You must have come across the term called IP rating while going through spec sheets of smartphones. Now, IP rating gives some assurance that your smartphone is protected from dust and water. However, there are different IP ratings and just because your smartphone has some kind of IP rating, doesn’t necessarily mean it is completely safe. Here’s everything you need to know about IP ratings.
What is an IP rating
IP code rating stands for ‘Ingress Protection’ and it’s a measure of how much protection is offered by casings, body and other parts that cover electrical housings from dust and water. The keywords are dust and water. And not coffee, alcohol, sea water, hand sanitisers, etc. The ratings are standardised by the International Electrotechnical Commission (IEC). For a smartphone, to get an IP rating, the brand needs to send their phone to independent certified testing agencies before it’s launched. This agency conducts lab tests and then rates a particular device. A brand cannot claim any random IP rating without validating from a testing agency.
What is the cost involved in getting IP rating
The thing with IP rating is that it increases the cost of smartphones as it has to be provided by an external agency. While giving an exact cost figure for each smartphone is difficult, it all depends on what rating the brand is aiming for. For example, if a brand is confident that their phone will be able to pass the IP 66 testing then it will apply for IP 66 certification only. On the other hand, if a brand is sure to pass IP 68 testing, after conducting internal tests, then it will apply for IP 68 rating. It all depends on which IP test the smartphone brand wants to apply. The higher the IP rating the greater the costs. So, IP 68 rating costs more than IP 67 or IP 66. OnePlus had once claimed that adding IP 68 rating to the OnePlus 7 smartphone would have increased the cost of each device by up to $30.
So, there are two things that brands usually do. For budget devices, they usually skip IP rating as an additional cost will make their product less competitive. But they assure buyers of some degree of dust and water resistance from internal testing. Meanwhile, for flagship phones, they opt for IP ratings, after conducting internal tests, and flaunt that as a feature. For expensive phones, it’s easier to absorb such external costs.
How to read IP ratings
IP rating consists of two digits like 68, X8, 67 or 66. It’s always read as IP 6 and 8 or IP X and 8 and not 68 or 67 together. The first digit signifies protection from dust and particles and the maximum score is 6 on a scale of 0 to 6. A score of 6 means the body of the phone is dust tight. And if it’s 0 then ‘X’ is given. A rating of 5 means ‘dust protected’ or some amount of dust will go inside but the amount is less and will not affect the functioning of the electrical components. Usually, dust rating is either 5 or 6, because any score less than that makes little sense.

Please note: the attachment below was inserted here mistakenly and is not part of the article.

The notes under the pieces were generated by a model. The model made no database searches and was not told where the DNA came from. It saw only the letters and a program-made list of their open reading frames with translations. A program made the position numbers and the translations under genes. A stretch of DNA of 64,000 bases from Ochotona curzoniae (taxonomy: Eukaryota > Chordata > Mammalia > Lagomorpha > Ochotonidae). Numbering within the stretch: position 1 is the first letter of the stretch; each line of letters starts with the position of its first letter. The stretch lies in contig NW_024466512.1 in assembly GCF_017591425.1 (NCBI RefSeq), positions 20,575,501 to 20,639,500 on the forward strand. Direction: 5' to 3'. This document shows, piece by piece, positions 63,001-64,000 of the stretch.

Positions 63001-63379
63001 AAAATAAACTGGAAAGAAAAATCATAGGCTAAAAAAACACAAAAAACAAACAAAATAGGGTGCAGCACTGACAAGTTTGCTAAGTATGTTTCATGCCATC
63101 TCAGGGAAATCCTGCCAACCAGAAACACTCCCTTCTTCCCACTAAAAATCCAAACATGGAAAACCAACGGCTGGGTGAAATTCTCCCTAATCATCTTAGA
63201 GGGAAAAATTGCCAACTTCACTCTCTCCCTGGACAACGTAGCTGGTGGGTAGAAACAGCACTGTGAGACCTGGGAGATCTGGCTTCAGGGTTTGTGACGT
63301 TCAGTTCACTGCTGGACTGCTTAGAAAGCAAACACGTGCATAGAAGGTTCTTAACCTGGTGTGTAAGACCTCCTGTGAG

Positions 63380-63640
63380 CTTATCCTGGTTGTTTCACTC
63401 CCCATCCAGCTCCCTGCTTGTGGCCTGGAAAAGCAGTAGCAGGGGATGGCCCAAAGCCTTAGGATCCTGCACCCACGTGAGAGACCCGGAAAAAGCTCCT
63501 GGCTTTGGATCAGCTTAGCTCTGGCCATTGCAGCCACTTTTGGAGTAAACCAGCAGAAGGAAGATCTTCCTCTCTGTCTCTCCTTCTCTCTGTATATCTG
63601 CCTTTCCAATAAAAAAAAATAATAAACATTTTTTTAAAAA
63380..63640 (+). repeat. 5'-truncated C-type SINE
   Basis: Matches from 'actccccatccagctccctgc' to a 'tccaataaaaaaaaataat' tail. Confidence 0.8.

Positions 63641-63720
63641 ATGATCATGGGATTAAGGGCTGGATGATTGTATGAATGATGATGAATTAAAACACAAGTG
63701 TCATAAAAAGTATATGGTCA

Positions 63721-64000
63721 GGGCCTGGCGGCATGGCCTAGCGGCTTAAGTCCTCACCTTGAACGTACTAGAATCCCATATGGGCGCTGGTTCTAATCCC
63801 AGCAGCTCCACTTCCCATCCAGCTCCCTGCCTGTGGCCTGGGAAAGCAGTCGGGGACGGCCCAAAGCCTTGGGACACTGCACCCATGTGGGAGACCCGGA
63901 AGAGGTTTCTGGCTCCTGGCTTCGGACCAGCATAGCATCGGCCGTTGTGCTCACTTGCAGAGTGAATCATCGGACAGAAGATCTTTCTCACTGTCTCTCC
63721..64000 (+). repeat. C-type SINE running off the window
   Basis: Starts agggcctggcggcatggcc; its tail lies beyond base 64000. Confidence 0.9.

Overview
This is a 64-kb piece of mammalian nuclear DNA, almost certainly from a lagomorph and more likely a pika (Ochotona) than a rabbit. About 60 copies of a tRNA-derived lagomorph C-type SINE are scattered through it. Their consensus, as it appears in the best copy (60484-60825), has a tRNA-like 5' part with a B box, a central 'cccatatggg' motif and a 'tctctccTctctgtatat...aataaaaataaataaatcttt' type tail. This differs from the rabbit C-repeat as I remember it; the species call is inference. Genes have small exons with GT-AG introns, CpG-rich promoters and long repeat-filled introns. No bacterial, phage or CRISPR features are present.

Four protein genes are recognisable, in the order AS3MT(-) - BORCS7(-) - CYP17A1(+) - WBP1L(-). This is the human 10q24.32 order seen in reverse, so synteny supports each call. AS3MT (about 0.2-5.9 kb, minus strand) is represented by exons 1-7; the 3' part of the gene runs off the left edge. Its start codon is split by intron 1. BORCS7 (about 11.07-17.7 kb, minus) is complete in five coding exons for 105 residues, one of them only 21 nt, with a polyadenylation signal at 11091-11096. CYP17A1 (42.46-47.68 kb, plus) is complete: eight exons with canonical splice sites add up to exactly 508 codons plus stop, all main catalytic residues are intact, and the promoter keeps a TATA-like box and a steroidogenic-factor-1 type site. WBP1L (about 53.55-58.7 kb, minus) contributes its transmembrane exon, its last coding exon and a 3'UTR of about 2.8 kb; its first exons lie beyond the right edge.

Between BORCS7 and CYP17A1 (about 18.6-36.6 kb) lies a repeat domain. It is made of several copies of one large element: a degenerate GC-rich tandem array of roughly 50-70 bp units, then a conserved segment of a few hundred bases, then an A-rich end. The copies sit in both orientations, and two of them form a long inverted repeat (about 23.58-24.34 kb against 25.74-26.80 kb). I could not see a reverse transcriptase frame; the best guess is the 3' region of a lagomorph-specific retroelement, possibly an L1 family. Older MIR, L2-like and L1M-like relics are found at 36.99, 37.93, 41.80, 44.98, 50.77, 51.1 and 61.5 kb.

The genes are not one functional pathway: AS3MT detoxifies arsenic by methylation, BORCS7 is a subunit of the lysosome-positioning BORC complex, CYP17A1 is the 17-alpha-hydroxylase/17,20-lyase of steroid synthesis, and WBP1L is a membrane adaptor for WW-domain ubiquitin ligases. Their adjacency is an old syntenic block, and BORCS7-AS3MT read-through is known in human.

The second digit signifies water resistance and it is measured in the range of between 0 to 8. A rating of 8 means the device can be immersed in water beyond 1 metre for 30 minutes. Anything beyond these limits is not tested for IP rating.
What does IPX8, IP66, IP67, IP68 mean
The new foldable phones from Samsung offer IP X8 rating. This means it is protected from water but has zero protection from dust as denoted by ‘X’. Now, the problem is a wet device easily attracts dust and coarse particles. Without any dust resistance, these particles may either put scratches on the fragile flexible display or worst, some particles may enter the hinge mechanism of the foldable phones and create problems.
So, ideally, you should totally avoid going to the beach with the new foldable phones, as there’s no protection from either the salty water or sand particles.
Other common ratings are IP66, IP67 and IP68. While IP68 offers maximum protection from dust and water, IP67 offers full protection from dust but some protection from water. An IP 67 rated phone can be used in the rain or it will be fine if some water falls on it. On the other IP66 maximum protection from dust but very less protection from water. A little spray of water, accidental spills, or light rain is fine, but anything beyond that may ruin a IP66 rated phone.
IP ratings doesn’t offer full protection
Note that IP ratings are only meant for dust and water. It is not tested for coffee, alcohol, hand sanitiser, sea water and other substances that may react to the adhesive or colour coating of the phone. If the adhesive holding the case of the phone is damaged, then the device no longer remains IP68 dust and water resistant. Also, if there’s any damage from accidental drops, the phone may not be protected any longer, especially if the frame is dented or the screen is broken. Also, an IP rating in no way defines how tough your phone is.